Improving Crops with Laser Beams and 3D Printing

A step forward for AI-assisted crop pipeline improvements.

I Stock 2063348018 Smyk

Modern plant breeding is a data-centric enterprise, involving machine learning algorithms and sophisticated imaging technology to select desirable traits. “Plant phenotyping” - the science of gathering precise information and measurements on plants - has seen massive improvements over the last couple of years.

In the past, phenotyping relied on measurements taken tediously by humans. Today, phenotyping pipelines are becoming more and more automated, using state-of-the-art sensor technology, often assisted by artificial intelligence. Measurements taken can include size, fruit quality, leaf shape and size, and other growth parameters. In addition to the efficiency gains of handing over the measurement work to automated pipelines, computer-assisted sensors can often capture complex information about a plant that would be very hard for humans to gather on a large scale.

One crucial aspect in this new, sensor-driven world of crop breeding is the availability of precise reference material.

The sensors need to be presented with data on a “standard plant” that encompass all relevant characteristics, including also more complex, 3-dimensional traits such as the angle at which the leaves are oriented. Having an actual “artificial plant” as a real-size reference is therefore preferable to just having data in the computer, or a flat, 2D representation. An actual model can, for example, also be included as a reference and internal control within a green house or test field among the real plants.

The new 3D-printed model of a sugar beet plant was generated with these applications in mind and has the additional advantage that the printing files are available for free download and reuse. This allows other scientists to recreate an exact copy of the reference sugar beet, making research done by different labs in different parts of the world more comparable. The affordability of 3D printing also means the approach can be adapted in resource poor settings, for example in developing countries.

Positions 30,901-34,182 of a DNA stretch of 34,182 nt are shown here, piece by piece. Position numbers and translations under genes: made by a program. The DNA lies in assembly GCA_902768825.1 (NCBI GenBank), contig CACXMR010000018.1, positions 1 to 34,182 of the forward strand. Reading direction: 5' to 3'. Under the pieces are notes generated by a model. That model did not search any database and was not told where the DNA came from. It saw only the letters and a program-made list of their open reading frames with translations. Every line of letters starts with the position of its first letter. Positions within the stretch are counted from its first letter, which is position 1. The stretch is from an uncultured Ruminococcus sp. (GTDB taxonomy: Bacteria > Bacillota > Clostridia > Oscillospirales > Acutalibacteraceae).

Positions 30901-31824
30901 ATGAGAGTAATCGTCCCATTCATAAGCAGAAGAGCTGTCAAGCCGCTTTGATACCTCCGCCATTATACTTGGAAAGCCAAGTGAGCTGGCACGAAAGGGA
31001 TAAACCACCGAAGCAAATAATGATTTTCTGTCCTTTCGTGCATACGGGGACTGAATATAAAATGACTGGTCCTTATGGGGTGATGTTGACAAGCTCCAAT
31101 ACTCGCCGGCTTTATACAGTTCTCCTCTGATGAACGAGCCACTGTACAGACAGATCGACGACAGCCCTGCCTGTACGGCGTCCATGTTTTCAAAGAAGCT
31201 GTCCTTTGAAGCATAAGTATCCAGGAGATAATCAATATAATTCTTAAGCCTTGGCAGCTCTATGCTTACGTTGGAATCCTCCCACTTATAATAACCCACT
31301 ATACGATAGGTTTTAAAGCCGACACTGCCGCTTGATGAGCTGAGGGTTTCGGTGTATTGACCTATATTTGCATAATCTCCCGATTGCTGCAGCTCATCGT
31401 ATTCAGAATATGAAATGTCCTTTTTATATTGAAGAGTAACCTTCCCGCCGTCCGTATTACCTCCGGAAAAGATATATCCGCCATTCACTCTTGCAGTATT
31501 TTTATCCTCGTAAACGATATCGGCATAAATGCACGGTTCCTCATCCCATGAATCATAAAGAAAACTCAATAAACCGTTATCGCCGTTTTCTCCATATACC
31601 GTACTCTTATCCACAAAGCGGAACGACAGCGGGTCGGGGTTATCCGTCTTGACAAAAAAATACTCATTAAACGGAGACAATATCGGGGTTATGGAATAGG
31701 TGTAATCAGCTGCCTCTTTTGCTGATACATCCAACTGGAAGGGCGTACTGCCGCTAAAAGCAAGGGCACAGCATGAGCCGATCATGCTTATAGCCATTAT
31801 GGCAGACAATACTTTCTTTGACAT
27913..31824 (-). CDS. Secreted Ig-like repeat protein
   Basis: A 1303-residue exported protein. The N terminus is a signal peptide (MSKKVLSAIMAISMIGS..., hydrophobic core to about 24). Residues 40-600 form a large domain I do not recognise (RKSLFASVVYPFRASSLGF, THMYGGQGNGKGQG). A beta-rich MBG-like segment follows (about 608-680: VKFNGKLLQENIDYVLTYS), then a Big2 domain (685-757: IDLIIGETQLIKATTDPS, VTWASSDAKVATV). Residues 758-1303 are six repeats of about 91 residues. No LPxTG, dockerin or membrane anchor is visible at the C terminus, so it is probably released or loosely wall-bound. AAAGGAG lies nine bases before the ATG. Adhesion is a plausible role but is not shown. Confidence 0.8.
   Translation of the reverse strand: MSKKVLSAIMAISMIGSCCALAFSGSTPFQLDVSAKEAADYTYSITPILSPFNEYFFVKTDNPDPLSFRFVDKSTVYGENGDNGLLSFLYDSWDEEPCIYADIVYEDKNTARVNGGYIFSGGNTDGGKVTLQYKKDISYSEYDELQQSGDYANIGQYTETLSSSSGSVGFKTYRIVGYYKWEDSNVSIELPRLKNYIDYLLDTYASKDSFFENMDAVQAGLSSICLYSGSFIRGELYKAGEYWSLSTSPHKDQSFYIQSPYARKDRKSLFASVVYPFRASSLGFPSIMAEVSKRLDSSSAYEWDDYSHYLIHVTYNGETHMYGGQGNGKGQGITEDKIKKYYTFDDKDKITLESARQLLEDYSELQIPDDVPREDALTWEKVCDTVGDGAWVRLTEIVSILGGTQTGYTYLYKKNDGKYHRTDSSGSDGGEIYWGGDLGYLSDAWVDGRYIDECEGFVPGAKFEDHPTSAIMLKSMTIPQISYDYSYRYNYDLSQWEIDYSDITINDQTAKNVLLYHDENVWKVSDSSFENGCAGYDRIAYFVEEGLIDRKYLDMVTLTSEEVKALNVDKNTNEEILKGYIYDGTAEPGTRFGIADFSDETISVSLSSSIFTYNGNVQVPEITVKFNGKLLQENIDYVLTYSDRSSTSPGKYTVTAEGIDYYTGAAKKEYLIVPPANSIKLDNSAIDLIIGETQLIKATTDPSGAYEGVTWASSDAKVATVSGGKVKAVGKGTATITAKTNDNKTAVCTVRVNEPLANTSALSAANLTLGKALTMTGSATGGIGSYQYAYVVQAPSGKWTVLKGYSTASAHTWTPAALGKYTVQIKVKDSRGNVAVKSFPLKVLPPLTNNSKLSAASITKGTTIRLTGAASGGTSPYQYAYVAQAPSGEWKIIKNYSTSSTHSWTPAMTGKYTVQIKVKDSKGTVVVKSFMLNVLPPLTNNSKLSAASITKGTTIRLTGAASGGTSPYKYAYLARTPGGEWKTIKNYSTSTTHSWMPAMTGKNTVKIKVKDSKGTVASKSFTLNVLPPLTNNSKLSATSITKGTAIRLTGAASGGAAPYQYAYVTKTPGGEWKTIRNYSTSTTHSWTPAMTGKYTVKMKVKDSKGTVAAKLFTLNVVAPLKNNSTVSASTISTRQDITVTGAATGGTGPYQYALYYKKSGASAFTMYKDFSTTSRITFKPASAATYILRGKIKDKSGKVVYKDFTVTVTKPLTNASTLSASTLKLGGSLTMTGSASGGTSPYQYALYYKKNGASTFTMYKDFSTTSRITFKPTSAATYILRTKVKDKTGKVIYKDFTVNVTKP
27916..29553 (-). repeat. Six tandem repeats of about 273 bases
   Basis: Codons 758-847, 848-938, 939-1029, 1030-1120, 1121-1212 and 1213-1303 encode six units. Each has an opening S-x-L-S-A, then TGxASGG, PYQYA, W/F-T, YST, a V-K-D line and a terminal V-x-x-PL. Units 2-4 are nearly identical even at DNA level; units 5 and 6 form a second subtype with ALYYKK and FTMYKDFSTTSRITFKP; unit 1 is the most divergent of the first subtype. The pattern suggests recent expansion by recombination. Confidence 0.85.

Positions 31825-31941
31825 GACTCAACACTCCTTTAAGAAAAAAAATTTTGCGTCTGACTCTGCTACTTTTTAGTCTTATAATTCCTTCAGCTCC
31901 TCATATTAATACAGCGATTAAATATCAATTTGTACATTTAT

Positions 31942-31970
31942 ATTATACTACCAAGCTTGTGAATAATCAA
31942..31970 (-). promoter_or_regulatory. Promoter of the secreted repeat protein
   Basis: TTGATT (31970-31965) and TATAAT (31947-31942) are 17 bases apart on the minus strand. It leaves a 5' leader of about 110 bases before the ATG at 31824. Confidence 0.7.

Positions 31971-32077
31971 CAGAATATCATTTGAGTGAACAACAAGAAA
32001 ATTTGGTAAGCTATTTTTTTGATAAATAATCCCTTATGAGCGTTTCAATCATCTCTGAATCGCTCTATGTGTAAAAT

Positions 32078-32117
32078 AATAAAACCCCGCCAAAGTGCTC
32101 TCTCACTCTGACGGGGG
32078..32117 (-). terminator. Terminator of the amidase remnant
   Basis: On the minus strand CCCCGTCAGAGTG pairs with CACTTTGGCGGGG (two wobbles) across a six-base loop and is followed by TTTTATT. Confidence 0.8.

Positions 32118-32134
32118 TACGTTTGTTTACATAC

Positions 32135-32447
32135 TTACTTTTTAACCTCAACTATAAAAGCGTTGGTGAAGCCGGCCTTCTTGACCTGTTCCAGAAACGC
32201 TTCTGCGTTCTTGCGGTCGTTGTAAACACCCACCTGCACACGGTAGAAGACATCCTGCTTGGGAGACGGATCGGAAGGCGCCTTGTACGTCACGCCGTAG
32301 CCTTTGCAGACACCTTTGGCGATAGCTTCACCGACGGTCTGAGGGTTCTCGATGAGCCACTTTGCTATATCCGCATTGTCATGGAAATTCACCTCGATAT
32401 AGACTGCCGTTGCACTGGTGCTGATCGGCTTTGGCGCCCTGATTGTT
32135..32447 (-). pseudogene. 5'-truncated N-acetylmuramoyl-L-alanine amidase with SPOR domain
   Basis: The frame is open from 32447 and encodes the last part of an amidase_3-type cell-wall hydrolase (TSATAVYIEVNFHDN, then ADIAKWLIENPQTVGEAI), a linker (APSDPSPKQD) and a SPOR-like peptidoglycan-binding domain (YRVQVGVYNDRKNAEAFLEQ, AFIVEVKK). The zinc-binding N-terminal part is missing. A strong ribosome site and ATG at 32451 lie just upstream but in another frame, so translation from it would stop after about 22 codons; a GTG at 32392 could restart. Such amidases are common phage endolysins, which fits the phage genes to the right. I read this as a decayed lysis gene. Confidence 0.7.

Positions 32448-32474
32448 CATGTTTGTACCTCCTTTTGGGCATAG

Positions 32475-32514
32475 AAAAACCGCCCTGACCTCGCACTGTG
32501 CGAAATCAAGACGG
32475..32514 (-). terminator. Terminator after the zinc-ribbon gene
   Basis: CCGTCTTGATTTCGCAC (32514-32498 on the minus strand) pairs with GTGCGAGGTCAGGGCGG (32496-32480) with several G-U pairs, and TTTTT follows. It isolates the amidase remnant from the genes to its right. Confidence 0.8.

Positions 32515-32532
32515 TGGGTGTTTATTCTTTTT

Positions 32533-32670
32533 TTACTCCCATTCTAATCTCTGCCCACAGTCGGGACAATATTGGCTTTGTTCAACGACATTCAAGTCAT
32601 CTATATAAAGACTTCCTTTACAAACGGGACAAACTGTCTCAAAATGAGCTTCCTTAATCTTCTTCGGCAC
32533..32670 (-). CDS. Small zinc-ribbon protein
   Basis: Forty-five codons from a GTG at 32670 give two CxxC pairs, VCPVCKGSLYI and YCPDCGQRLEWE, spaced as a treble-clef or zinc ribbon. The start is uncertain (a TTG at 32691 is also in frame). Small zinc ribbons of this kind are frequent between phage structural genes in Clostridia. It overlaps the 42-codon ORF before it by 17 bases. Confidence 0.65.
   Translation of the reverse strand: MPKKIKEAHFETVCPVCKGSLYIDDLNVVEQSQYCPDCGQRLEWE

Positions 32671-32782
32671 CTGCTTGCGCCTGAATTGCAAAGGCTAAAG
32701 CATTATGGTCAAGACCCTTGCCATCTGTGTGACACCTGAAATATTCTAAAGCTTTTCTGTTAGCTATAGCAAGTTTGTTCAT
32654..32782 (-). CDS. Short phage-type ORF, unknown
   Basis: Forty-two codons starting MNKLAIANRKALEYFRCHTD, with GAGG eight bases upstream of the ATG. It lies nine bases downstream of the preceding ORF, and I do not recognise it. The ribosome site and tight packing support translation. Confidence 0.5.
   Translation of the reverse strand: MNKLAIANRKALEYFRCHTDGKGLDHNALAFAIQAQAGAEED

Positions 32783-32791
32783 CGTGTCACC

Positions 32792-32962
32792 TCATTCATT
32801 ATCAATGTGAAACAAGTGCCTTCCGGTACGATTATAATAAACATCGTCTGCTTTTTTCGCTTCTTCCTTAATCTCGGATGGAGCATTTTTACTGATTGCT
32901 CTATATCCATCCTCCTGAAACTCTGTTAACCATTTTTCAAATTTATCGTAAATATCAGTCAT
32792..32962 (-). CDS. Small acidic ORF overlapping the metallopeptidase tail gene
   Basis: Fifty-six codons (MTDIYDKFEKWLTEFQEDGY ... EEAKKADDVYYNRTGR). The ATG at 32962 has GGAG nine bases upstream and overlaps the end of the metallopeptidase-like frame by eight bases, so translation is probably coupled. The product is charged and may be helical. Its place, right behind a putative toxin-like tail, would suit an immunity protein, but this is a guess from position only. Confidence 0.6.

To gather the precise data for their realistic model, the authors - Jonas Bömer and colleagues from the Institute of Sugar Beet Research (Göttingen) and the University of Bonn - used LIDAR (Light Detection and Ranging) technology. In short, a real sugar beet plant was scanned by a laser to create 3D data from 12 different viewing angles. After processing steps, this data was then fed into a commercial-grade 3D printer to create the actual real-size model of the sugar beet. The authors then tested the model for its intended use as point of reference, in the lab and in the field.

The approach is not restricted to sugar beet of course, and the new GigaScience study demonstrates how the combination of artificial intelligence, 3D printing, and sensor technology can contribute to the plant breeding of the future - thus helping to feed the world’s population with healthy, delicious crops.

More in Supply Chain